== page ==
Friday, August 09, 2013

American Shakedown

Attention, Mexicans! Our pride in being undisputed champions of the shakedown is now under mortal threat from our neighbor to the north. You heard right: not from a ravaged country in Africa, not from the Russians, the Chinese, or from our very competitive neighbors to the south (all of them). The latest challenge comes from the good old US of A. You would think that the police stealing cars, money, jewelry and kids (yes) from people only happens in benighted third world countries, but think again.
According to this excellent article by Sarah Stillman in The New Yorker, now you can find the third world shakedown right in America The Beautiful! And as everything that is rotten and corrupt in this magnificent land (corporations are people, the NSA can read your emails, lobbying, you name it), it is perfectly legal. It is called civil forfeiture. It was originally designed to fight drug cartels and organized crime, but ever enterprising, some police departments in some states have decided to expand it to regular, innocent, hardworking people. Because isn't that the way of all progress?
In a nutshell:
In general, you needn’t be found guilty to have your assets claimed by law enforcement; in some states, suspicion on a par with “probable cause” is sufficient. Nor must you be charged with a crime, or even be accused of one. Unlike criminal forfeiture, which requires that a person be convicted of an offense before his or her property is confiscated, civil forfeiture amounts to a lawsuit filed directly against a possession, regardless of its owner’s guilt or innocence.
One result is the rise of improbable case names such as United States v. One Pearl Necklace and United States v. Approximately 64,695 Pounds of Shark Fins. (Jennifer Boatright and Ron Henderson’s forfeiture was slugged State of Texas v. $6,037.) “The protections our Constitution usually affords are out the window,” Louis Rulli, a clinical law professor at the University of Pennsylvania and a leading forfeiture expert, observes. A piece of property does not share the rights of a person. There’s no right to an attorney and, in most states, no presumption of innocence.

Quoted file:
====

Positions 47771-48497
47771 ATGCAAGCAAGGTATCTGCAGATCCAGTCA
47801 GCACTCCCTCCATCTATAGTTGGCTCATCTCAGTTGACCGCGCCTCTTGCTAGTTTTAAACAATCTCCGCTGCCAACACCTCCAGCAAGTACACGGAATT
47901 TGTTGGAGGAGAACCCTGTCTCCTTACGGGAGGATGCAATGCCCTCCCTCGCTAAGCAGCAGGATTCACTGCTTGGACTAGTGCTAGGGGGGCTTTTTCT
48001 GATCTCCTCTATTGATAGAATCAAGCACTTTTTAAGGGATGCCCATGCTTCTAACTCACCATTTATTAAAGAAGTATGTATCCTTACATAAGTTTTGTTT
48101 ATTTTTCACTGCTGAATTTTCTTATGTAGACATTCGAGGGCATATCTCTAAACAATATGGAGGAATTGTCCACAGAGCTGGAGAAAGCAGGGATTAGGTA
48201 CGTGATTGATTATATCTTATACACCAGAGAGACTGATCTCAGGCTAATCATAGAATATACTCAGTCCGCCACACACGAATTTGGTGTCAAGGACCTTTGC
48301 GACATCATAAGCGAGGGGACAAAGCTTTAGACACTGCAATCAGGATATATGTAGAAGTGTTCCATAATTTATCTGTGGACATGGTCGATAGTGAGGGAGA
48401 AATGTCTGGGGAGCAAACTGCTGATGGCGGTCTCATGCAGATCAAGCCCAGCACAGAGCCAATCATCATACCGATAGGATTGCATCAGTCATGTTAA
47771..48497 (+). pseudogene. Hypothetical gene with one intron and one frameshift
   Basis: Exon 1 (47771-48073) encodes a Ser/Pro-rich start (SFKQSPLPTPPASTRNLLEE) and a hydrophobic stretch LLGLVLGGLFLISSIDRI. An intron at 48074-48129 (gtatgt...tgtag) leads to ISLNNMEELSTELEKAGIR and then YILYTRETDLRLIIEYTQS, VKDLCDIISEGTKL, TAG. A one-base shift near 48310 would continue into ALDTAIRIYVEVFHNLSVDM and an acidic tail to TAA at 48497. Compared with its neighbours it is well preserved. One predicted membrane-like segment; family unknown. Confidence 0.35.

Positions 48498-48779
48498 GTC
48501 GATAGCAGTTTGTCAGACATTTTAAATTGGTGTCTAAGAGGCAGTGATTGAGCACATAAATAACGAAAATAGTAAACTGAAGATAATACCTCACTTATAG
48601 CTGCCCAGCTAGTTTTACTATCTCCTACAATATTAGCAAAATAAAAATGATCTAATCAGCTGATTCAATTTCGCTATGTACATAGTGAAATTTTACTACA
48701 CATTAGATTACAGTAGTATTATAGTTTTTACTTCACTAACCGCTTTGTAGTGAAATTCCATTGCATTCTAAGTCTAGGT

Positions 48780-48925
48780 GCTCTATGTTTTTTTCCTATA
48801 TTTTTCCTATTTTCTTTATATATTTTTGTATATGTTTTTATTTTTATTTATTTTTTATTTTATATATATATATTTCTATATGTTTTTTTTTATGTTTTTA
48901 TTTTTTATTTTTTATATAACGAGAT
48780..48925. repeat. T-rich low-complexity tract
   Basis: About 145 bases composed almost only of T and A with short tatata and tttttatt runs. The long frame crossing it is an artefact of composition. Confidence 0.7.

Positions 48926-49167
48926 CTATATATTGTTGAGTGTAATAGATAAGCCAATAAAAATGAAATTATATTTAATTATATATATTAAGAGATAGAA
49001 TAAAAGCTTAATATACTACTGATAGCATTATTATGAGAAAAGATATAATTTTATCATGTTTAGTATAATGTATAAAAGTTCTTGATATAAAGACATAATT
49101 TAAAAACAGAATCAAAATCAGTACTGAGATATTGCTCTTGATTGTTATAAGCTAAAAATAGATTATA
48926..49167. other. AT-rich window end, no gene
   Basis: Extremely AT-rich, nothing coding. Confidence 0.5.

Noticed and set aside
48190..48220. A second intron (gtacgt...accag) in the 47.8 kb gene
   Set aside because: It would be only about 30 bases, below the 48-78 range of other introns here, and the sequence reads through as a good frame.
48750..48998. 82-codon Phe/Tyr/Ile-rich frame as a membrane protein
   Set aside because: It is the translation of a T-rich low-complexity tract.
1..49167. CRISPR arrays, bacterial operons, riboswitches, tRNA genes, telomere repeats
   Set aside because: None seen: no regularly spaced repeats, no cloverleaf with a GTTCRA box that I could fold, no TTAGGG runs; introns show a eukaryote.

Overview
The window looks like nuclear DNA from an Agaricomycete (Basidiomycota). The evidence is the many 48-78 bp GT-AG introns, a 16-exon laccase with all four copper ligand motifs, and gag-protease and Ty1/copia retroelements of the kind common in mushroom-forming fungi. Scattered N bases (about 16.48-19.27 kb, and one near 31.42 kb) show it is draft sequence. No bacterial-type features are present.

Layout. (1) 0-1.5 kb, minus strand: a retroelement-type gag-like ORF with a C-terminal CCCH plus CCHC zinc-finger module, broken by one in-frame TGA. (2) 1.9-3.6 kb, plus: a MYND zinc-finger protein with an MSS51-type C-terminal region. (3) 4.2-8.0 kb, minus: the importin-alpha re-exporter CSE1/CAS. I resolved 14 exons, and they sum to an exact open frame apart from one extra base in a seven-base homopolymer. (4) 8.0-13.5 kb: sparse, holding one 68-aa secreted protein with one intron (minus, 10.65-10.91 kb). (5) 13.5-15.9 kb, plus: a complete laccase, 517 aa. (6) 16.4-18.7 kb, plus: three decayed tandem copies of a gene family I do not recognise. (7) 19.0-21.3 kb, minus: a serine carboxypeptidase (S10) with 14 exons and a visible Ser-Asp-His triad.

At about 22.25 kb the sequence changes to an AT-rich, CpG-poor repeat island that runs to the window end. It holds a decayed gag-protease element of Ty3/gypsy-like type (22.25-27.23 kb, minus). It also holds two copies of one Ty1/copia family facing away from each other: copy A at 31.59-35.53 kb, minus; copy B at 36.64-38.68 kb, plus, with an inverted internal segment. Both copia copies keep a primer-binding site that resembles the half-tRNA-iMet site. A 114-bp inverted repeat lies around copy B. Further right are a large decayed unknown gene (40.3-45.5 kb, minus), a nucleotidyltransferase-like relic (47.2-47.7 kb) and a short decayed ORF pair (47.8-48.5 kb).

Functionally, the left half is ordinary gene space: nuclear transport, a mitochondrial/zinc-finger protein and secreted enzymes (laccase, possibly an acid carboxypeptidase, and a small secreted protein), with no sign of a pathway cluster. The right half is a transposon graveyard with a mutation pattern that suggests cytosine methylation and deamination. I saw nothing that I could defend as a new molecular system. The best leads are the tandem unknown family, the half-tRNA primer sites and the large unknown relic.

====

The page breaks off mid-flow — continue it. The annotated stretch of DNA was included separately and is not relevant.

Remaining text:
Lately, with all these newfangled laws designed to protect us from sundry terrorist evildoers, the US is starting to adopt not only the surreal magical realism that is endemic to developing countries (Texas vs. One Pearl Necklace?), but a frightening Orwellian and Kafkaesque degree of absurdity. We should all be very concerned.
At least in Mexico we have equal opportunity: everybody can be a victim of the shakedown. The rich, because they're rich, and the poor because they're poor. Everybody pays. Not in the US, no siree Bob. As befits the cradle of unbridled capitalism, the rich here are left untouched, no matter their wrongdoings. It's the poor, black and brown who get shaken down the most.
Do you want to take a guess at what states are vying for the world championship in the art of the police shakedown? I'll give you a hint, it's not Vermont. Texas, Georgia, Virginia, Florida, Arizona, Oklahoma, Pennsylvania, Washington D.C. (you know, where the Capitol is) and the underfunded police department in Detroit. By law, the loot goes directly to fund law enforcement, which is a great incentive for police departments to cast a wider net and relieve innocent people of their possessions. As for the kids I mentioned above, the notorious police ring of Tenaha, Texas, has a cash for freedom deal in which they threaten to remove your children from your care unless you give all your stuff up. A termagant called Lynda K. Russell, the racist, corrupt attorney general of Shelby County, Tx, is the one allowing the shakedowns of people to happen.

One difference between Mexico and here, is that at least here people can still find some legal recourse, even if an expert calls U.S. civil forfeiture cases, "the Guantanamo of the legal system". The article introduces several admirable lawyers that have taken up cases to help people fight this outrageous injustice.
I moved from Mexico 21 years ago thinking that I was moving from the developing world into the apex of progress and civilization. I never expected that I would feel like I was back in a third world country, or worse, but I see evidence of the US slipping into moral, economic and political decay every single day.

No comments:

Post a Comment